NEWS OPINION

5 Healthier Habits I Picked Up When I Stopped Drinking Alcohol

sober october

Verywell Health / Amelia Manley

This story is part of a Sober October series that explores what sober curiosity means and how you can practice mindful drinking in your personal life. Read the rest of the stories here.

Drinking alcohol after a sobriety stint can feel like dating right after a breakup. It's not cheating. Or is it?

That question sent me into a mental tug-of-war this spring, after ending a six-month sobriety streak. My decision to go sober was personal, as was my decision to reincorporate booze, minimally. Both choices had a purpose, but ending my sobriety commitment felt wrong, as if after six months of cleansing I was dirty again.

I soon realized, however, that many of the benefits of my sobriety stayed, such as the new activities I pursued along the way. 

If you’re taking a break from alcohol, booze-free activities can help you get to know yourself better, brew joy, or even "take the edge off" after a long day. Here are some of the hobbies or activities I picked up while I quit alcohol.

Getting More Active Time in the Mornings

For me, drinking with my friends could mean late nights and even later mornings. So when I pursued sobriety, my daily rhythm changed for the better.

In the mornings, I rose early and filled my first few hours of daylight with physical activity. Sometimes, this meant going for a run outside. Other times, it meant signing up for a 7 a.m. pilates class or simply going for a walk. Some of my friends used their sober mornings for skateboarding lessons or to experiment with a new dance.

My evenings took a less intense approach. I often indulged in a YouTube yoga session or spent time stretching—things I wouldn't have done as much if I was out drinking instead.

Regardless of the exact activity, these routines grounded me. I stayed clear-headed through all of them and they helped me determine what I liked or disliked doing.

Journaling

I spent a lot of time journaling while I was sober. I wrote about what I gained from not drinking, and what I missed. I still journal now, although not just about my drinking habits.

In sobriety, journaling can help set intentions, remind yourself of your goals, and commit to routines. Journals hold space to reflect on how you are feeling about your decision not to drink and if it's serving you.

Reading More Books

Growing up, I loved to read. But as a working adult, I found the process taxing. Why pick up a book if I could watch TV or join office happy hour?

When I stopped drinking, I regained my love for reading. I buried my nose in books before dinner, in bed, or during lunch breaks. Some of my reading time was strategically scheduled during drinking hours (e.g. that happy hour time slot) and some were more spontaneous, just to squeeze some chapters in.

Reading can be a good way to work your mind, escape reality, or learn something new. If you're struggling to keep up with a sobriety goal, reading "Quit Lit" books can serve as a motivator. I was inspired by the book “How to Quit Like A Woman,” which challenged me to reevaluate my relationship with alcohol as well as my larger purpose in life.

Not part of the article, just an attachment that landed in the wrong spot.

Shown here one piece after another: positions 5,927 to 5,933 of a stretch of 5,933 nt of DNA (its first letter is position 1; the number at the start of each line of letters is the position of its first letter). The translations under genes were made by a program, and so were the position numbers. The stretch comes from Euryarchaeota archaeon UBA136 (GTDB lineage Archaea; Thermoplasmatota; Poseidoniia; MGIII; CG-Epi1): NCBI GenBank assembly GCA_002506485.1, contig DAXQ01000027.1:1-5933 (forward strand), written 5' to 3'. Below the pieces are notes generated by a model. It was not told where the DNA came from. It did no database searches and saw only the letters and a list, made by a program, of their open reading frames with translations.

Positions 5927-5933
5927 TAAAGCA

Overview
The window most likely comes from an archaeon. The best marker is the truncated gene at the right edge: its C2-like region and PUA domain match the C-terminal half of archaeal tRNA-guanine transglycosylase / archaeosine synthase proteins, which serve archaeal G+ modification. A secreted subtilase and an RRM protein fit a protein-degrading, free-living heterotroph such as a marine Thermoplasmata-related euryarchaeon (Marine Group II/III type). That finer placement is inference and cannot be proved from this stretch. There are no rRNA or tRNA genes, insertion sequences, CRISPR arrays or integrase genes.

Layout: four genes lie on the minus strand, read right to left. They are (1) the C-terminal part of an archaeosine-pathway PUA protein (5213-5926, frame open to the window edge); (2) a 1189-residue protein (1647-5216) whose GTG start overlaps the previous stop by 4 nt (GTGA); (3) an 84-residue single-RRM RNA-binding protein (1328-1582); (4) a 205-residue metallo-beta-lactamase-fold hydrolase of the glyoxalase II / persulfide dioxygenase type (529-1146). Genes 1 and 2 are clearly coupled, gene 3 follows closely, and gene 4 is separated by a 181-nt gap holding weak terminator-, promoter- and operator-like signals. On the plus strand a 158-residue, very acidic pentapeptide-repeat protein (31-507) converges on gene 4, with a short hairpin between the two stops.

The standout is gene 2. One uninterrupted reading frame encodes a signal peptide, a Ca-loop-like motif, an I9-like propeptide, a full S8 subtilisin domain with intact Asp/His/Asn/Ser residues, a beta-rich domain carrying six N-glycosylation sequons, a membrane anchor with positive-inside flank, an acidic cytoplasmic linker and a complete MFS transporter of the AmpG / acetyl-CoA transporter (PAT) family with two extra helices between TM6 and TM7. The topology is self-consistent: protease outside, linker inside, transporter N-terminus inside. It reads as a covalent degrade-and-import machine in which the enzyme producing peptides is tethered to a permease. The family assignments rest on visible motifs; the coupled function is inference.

Trying Out Alternatives to Alcohol

Part of what I missed about drinking was the luxe of it: Think of images of women in bathtubs, hair wrapped in a towel, swirling a glass of red wine. Alcohol is a big factor that makes people fun and fancy, or so I thought.

Cutting out alcohol doesn't mean you can’t have fun—you just have to be so a little differently.

I still went to bars, often ordering a diet coke, which can look like a rum and coke. I didn't always want to talk about my decision to quit alcohol, and having a drink in hand can help me dodge potential questions. Nowadays, there are more alternatives, such as mocktails and alcohol-free liquors and wine.

Alcohol can make me drowsy or even anxious. Without it, I was alert and able to enjoy my time. Research has shown that alcohol can reduce anxiety while activating stress hormones at the same time.Our body might register alcohol intoxication as a stressful event and cause anxiety, despite the popular belief that alcohol can "take the edge off."

Developing a Green Thumb for House Plants

Going sober forced me to take care of my life. I spent time nourishing myself, listening to my needs, and detoxing from the alcohol-based chemicals I used to put inside me.

There were spillover effects from taking care of my life, like wanting to take care of someone else’s too. I was in no place to have a baby, nor was I ready for a pet, so mothering a couple of plants was the obvious next thing.

Like us, plants need nourishment and care to live. Tending to them with watering and pruning reminded me how I was taking care of myself. Research suggests that gardening, or just being exposed to plants, can benefit mental and physical health. Plants can keep your home fresh, airy, and beautiful, too.

What This Means For You

Whether you're going sober for the long run or testing it out, cutting out alcohol from your life can provide an open space for adding in new activities. Cheers!

1 Source
Verywell Health uses only high-quality sources, including peer-reviewed studies, to support the facts within our articles. Read our editorial process to learn more about how we fact-check and keep our content accurate, reliable, and trustworthy.
  1. Schuckit MA. Alcohol, anxiety, and depressive disorders. Alcohol Health Res World. 1996;20(2):81-85.

By Claire Wolters
Claire Wolters is a staff reporter covering health news for Verywell. She is most passionate about stories that cover real issues and spark change.